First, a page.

A poem about grace by Gerard Manley Hopkins

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I had jotted down in my phone: “Whát I dó is me: for that I came.” I don’t know why I wrote it down, but I like the line, so I assume I must have seen it in something and thought that it would be worth investigating, and it was! This poem reads like a certain science-fiction Jedi master wrote it (here’s a hint), but it’s extremely imaginative and has some fun visual imagery (“dragonflies draw flame” and “for Christ plays in ten thousand places”).


“As Kingfishers Catch Fire” by Gerard Manley Hopkins

As kingfishers catch fire, dragonflies draw flame;
As tumbled over rim in roundy wells
Stones ring; like each tucked string tells, each hung bell’s
Bow swung finds tongue to fling out broad its name;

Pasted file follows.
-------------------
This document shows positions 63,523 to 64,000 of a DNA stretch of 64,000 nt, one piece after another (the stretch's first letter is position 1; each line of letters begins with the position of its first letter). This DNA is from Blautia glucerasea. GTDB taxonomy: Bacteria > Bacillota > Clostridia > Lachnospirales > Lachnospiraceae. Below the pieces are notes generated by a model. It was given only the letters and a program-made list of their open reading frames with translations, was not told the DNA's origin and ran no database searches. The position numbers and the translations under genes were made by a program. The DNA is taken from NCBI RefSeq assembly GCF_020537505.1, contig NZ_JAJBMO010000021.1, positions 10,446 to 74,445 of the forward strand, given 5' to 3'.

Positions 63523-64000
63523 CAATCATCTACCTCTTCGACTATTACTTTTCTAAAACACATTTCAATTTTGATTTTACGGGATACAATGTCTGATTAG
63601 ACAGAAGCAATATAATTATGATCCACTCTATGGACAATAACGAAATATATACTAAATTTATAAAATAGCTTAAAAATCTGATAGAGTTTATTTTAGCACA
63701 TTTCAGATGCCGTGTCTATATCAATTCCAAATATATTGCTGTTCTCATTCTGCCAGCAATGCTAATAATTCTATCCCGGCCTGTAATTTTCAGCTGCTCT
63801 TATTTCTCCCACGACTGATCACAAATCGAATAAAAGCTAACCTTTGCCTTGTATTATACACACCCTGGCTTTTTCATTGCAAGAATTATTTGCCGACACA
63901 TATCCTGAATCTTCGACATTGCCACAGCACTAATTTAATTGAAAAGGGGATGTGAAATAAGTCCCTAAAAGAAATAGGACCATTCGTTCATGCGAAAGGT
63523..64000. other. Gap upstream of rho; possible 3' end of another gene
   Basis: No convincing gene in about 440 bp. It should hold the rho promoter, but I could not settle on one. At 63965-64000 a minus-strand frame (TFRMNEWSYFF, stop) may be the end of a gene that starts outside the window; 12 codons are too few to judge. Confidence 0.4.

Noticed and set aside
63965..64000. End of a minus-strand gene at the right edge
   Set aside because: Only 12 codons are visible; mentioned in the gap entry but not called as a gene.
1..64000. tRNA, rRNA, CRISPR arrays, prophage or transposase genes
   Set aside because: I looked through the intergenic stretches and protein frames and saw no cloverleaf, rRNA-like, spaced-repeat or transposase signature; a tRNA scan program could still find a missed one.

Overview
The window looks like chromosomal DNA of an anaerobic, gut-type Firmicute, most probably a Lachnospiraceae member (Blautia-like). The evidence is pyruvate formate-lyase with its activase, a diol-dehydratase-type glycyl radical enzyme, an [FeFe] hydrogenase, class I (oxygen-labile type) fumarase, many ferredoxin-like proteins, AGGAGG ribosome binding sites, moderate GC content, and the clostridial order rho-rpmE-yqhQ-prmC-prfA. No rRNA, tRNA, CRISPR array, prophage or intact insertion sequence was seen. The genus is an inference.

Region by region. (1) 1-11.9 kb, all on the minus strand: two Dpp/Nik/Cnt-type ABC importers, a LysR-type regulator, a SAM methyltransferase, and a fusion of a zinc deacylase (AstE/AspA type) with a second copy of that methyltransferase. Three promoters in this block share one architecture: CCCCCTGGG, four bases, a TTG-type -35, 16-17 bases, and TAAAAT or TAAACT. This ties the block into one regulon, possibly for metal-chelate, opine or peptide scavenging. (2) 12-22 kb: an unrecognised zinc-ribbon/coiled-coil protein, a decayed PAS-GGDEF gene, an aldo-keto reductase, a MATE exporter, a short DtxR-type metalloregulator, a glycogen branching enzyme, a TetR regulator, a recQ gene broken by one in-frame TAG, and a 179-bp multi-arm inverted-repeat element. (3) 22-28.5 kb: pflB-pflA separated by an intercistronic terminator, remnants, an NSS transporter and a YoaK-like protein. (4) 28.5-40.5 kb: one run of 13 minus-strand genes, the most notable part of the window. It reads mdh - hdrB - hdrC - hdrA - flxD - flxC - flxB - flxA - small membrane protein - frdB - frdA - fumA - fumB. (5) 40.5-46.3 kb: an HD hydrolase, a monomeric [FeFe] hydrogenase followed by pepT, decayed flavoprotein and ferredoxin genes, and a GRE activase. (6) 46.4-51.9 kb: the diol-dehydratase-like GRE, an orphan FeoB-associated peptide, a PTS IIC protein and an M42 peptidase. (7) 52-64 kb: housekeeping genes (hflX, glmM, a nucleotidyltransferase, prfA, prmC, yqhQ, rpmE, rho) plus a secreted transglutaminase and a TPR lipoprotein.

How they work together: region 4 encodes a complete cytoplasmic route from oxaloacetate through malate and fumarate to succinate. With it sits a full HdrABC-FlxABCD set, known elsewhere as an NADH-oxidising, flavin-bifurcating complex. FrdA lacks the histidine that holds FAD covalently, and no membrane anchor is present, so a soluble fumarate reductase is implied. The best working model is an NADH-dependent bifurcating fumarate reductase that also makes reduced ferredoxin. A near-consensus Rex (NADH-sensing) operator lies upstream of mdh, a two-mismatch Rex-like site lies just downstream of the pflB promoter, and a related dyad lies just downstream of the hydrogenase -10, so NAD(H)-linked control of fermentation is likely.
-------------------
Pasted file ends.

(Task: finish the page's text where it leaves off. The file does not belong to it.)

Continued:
Each mortal thing does one thing and the same:
Deals out that being indoors each one dwells;
Selves — goes itself; myself it speaks and spells,
Crying Whát I dó is me: for that I came.

I say móre: the just man justices;
Keeps grace: thát keeps all his goings graces;
Acts in God’s eye what in God’s eye he is —
Chríst — for Christ plays in ten thousand places,
Lovely in limbs, and lovely in eyes not his
To the Father through the features of men’s faces.

Works Cited